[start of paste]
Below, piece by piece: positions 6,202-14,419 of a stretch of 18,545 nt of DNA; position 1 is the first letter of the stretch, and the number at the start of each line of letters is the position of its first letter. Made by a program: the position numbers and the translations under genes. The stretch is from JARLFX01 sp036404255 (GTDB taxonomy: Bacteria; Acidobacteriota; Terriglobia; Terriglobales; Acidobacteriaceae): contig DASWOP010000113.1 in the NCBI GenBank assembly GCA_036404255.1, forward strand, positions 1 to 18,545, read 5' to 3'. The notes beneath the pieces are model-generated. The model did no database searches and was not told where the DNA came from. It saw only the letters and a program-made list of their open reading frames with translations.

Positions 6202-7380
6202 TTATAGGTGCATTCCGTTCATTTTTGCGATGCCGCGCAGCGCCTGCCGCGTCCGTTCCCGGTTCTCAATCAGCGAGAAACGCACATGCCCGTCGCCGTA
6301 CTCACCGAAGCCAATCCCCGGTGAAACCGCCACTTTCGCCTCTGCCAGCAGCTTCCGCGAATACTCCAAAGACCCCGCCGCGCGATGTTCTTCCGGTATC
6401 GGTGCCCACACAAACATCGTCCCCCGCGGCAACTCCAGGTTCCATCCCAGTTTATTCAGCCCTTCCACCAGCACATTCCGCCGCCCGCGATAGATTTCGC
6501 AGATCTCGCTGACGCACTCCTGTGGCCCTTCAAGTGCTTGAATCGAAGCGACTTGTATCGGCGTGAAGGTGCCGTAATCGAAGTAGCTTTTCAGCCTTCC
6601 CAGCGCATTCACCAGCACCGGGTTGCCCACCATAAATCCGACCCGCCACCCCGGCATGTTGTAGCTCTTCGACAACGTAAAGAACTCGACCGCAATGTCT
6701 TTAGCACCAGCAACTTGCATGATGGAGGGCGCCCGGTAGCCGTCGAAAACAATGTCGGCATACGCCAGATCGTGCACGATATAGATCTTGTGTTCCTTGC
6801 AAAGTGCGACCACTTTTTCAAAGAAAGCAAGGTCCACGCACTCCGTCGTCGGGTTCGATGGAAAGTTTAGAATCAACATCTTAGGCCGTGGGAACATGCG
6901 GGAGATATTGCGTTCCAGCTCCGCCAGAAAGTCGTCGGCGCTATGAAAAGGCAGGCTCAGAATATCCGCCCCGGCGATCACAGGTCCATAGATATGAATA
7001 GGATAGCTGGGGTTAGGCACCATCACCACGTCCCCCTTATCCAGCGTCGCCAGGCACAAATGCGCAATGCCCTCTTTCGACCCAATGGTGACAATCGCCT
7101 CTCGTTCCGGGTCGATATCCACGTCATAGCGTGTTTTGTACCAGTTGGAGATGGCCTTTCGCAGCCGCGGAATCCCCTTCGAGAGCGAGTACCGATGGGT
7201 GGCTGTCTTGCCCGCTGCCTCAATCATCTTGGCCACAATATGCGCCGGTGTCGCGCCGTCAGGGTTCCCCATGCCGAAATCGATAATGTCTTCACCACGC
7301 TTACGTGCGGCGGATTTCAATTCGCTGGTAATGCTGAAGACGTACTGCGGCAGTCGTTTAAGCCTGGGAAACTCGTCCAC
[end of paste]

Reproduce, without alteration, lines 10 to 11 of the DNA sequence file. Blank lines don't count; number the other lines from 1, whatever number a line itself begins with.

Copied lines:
6901 GGAGATATTGCGTTCCAGCTCCGCCAGAAAGTCGTCGGCGCTATGAAAAGGCAGGCTCAGAATATCCGCCCCGGCGATCACAGGTCCATAGATATGAATA
7001 GGATAGCTGGGGTTAGGCACCATCACCACGTCCCCCTTATCCAGCGTCGCCAGGCACAAATGCGCAATGCCCTCTTTCGACCCAATGGTGACAATCGCCT